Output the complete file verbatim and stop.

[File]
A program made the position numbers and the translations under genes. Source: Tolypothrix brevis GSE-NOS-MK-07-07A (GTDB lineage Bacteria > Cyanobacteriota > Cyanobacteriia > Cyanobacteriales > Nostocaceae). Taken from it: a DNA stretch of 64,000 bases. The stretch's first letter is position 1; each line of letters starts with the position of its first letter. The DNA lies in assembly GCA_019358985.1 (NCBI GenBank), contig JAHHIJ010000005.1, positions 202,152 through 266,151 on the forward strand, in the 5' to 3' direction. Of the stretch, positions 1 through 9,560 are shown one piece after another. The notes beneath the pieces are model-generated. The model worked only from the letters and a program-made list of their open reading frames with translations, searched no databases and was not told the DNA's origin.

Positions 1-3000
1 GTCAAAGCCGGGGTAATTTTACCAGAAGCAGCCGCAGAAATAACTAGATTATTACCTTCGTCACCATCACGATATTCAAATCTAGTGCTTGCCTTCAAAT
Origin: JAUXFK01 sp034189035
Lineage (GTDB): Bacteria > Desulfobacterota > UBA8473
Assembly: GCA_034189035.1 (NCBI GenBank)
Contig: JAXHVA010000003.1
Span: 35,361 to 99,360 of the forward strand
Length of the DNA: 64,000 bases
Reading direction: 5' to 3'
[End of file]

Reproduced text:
A program made the position numbers and the translations under genes. Source: Tolypothrix brevis GSE-NOS-MK-07-07A (GTDB lineage Bacteria > Cyanobacteriota > Cyanobacteriia > Cyanobacteriales > Nostocaceae). Taken from it: a DNA stretch of 64,000 bases. The stretch's first letter is position 1; each line of letters starts with the position of its first letter. The DNA lies in assembly GCA_019358985.1 (NCBI GenBank), contig JAHHIJ010000005.1, positions 202,152 through 266,151 on the forward strand, in the 5' to 3' direction. Of the stretch, positions 1 through 9,560 are shown one piece after another. The notes beneath the pieces are model-generated. The model worked only from the letters and a program-made list of their open reading frames with translations, searched no databases and was not told the DNA's origin.

Positions 1-3000
1 GTCAAAGCCGGGGTAATTTTACCAGAAGCAGCCGCAGAAATAACTAGATTATTACCTTCGTCACCATCACGATATTCAAATCTAGTGCTTGCCTTCAAAT
Origin: JAUXFK01 sp034189035
Lineage (GTDB): Bacteria > Desulfobacterota > UBA8473
Assembly: GCA_034189035.1 (NCBI GenBank)
Contig: JAXHVA010000003.1
Span: 35,361 to 99,360 of the forward strand
Length of the DNA: 64,000 bases
Reading direction: 5' to 3'